Samsung’s Siri and Google Assistant alternative is called Bixby, it ships on some Samsung phones, and it hasn’t exactly earned itself many fans. Here’s everything you need to know…

What is Bixby? A Brief History…

Bixby, like Alexa, Siri, and Google Assistant before it, is a voice-activated digital assistant. It is designed to perform tasks on your phone. Samsung has baked Bixby into a range of its phones, starting with the Galaxy S8, with a view to creating a viable alternative to Google Assistant, currently the #1 most-used and/or popular voice assistant for Android.

Bixby is now available on a range of Samsung phones, including the Galaxy S20, S20+, S20 Ultra, Note10, Note10+, S10e, S10, S10+, Fold, Note9, S9, S9+, Note9, S8, and S8, as well as other Samsung products like Samsung’s Family Hub Fridge and some of its HDTVs.

Samsung’s latest flagship phone – the Galaxy S21 range – does NOT come with a Bixby button, however.

UPDATE: New Bixby Update Rolls Out…

Most people, including myself, figured Samsung had given up on its digital assistant, Bixby. But as it turns out, the company is keen on developing the AI, making it better, more useful.

A new, updated version of Bixby hit the Galaxy Store last week, bringing with it a host of updates and changes.

With the newly updated Bixby, Bixby Voice queries will no longer take up the entire screen. Instead, they’ll just take up as much as required to display the info.

On top of this, Bixby Voice queries will now automatically disappear after 15 seconds.

“Hi Bixby” Now Works Without Training

In order to use Bixby to wake your phone, normally, you had to train Bixby to recognize your voice. This is no longer the case. In the new update, you can simply say, “Hi Bixby” and Bixby will fire, waking your phone.

Samsung has also updated the main Bixby page with a new Add Quick Commands To Home function, whereby you can quickly add a Quick Command to your homescreen, allowing for faster execution of your most-used commands.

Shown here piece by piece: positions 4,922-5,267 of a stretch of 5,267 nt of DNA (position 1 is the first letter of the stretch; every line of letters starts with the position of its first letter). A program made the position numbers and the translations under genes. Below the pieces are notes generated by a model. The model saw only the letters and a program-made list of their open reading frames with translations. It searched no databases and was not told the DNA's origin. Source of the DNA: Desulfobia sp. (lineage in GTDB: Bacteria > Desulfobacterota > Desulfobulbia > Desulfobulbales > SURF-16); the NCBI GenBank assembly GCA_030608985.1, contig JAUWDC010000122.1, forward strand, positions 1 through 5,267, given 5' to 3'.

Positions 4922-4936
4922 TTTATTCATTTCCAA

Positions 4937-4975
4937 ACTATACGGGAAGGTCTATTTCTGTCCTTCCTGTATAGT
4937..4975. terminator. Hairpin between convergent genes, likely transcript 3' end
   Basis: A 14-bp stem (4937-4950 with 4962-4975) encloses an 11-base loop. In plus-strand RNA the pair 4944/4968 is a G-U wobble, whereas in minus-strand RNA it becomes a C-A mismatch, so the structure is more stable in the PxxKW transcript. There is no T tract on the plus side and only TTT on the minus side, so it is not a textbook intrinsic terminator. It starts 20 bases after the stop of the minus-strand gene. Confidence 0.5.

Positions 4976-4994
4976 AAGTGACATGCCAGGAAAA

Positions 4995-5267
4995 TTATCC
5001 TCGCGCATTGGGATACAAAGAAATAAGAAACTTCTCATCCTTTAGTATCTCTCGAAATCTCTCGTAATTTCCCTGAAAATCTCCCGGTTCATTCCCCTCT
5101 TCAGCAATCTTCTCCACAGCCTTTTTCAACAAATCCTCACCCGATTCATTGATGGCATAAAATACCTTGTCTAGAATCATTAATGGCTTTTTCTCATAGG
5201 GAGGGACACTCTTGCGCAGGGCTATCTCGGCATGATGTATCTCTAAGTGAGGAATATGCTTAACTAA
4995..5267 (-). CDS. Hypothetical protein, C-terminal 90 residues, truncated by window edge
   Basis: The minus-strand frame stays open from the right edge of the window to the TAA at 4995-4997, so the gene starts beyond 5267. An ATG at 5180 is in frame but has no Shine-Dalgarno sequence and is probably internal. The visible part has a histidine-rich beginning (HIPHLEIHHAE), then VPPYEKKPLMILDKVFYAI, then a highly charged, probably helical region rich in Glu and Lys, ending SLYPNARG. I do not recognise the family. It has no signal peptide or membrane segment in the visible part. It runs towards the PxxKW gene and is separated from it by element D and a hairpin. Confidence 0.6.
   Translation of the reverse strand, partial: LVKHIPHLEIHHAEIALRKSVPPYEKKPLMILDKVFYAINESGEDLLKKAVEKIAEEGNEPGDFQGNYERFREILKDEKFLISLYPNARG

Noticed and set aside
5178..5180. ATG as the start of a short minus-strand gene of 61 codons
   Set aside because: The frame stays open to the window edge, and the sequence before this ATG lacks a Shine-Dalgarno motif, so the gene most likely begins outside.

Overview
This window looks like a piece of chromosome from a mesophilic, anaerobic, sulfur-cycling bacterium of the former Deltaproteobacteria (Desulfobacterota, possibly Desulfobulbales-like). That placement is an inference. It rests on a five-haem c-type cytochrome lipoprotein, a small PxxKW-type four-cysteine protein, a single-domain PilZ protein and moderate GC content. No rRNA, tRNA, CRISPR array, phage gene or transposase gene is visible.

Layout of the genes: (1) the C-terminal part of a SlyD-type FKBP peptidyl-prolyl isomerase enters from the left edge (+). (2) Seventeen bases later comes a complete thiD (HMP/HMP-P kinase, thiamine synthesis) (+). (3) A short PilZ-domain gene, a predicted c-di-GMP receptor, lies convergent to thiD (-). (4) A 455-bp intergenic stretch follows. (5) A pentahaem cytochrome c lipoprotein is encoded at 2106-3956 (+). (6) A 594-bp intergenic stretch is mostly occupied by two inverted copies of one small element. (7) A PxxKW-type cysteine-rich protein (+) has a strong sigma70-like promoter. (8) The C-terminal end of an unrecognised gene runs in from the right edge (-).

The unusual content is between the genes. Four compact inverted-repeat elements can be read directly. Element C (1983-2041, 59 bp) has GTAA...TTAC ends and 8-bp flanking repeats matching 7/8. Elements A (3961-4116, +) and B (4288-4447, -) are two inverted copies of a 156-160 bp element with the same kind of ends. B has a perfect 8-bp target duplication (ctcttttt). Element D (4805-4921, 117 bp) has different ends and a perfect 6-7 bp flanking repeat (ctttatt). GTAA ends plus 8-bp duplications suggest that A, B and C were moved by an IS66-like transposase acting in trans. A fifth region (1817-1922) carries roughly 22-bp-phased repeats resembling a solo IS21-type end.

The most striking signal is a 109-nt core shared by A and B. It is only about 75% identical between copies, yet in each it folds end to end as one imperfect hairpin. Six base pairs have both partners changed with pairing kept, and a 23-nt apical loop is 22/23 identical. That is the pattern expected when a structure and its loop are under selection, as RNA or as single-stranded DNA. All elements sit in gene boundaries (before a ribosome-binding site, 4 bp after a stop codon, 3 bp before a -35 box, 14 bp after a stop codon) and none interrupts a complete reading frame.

The new Bixby is now available for download inside the Galaxy Store.

What is Bixby used for on Samsung phones? With Bixby, you can interact with your Samsung phone by using your voice – you can send texts, perform tasks, set reminders, and perform specific operations. Prior to launch, Samsung clearly believed it had done enough with Bixby to tempt users away from Google Assistant.

Unlike Siri and Google Assistant, Bixby is more focused on doing things inside your phone – changing settings, sending texts, taking notes, setting reminders, and alarms. It is not focussed on answering web-based queries which is why many users find Google Assistant preferable – it offers the best of both worlds.

Bixby did not hit the ground running; the voice-assistant, like S-Voice before it, failed to live up to expectation and was packed with bugs and issues when it first arrived inside the Samsung Galaxy S8 – this is why millions of people Googled: how to remove Bixby from Galaxy S8 during this period.


Samsung’s big mistake with Bixby was attempting to shoe-horn it into the physical design of the Galaxy S8, S9, and Note 8 via a dedicated Bixby button. This irked plenty of users because the button was too easily activated and too easy to hit by mistake (like when you meant to change the volume).

A backlash ensued and Samsung was forced to allow users to remap the button. Once it had done this, a lot of users remapped the Bixby button to launch Google Assistant. Why? Mostly because Google Assistant is better. It can handle more complex tasks and it is able to better engage with Google’s core applications inside the Android ecosystem.

Bixby isn’t all bad though. For starters, it’s not really the same thing as Google Assistant (or Siri or Alexa); rather, it is designed more as a device control mechanism, a means of interacting with your phone and its components (the camera, for instance, with Bixby Vision) than a wider set of parameters (smart home appliances, third-party applications, and things of that nature).

I think this is an important distinction to make because Bixby, when used in this context, whilst not wanting or needing it to be Google Assistant, can actually be rather useful (as you’ll find out in a bit). On top of this, Bixby is actually kind of a big deal too with respect to market share and usage.

Researchers claim Bixby will be the second most used digital voice assistant by 2021 with a 14.5% share of the market. In first place, we have Google Assistant with 23.3% and coming in third, Apple’s Siri, with 13.1%. Bizarrely, Amazon’s Alexa only accounts for 3.9%, though this is likely down to the fact that Alexa doesn’t ship natively inside tens of millions of new phones every year like Siri, Google Assistant, and Siri.

Bottom line? Bixby isn’t going anywhere. And with that in mind, we might as well have a look at some of the cool things you can do with Bixby. That way, if you do own a Samsung phone, you can test them out and see how it compares to Google Assistant. Who knows, you might even find Bixby rather useful? I know I was genuinely surprised by some of its lesser-known capabilities!